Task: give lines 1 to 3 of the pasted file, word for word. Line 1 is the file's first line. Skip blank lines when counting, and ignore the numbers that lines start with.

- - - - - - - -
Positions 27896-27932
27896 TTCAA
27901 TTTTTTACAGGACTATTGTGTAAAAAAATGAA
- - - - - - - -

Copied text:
Positions 27896-27932
27896 TTCAA
27901 TTTTTTACAGGACTATTGTGTAAAAAAATGAA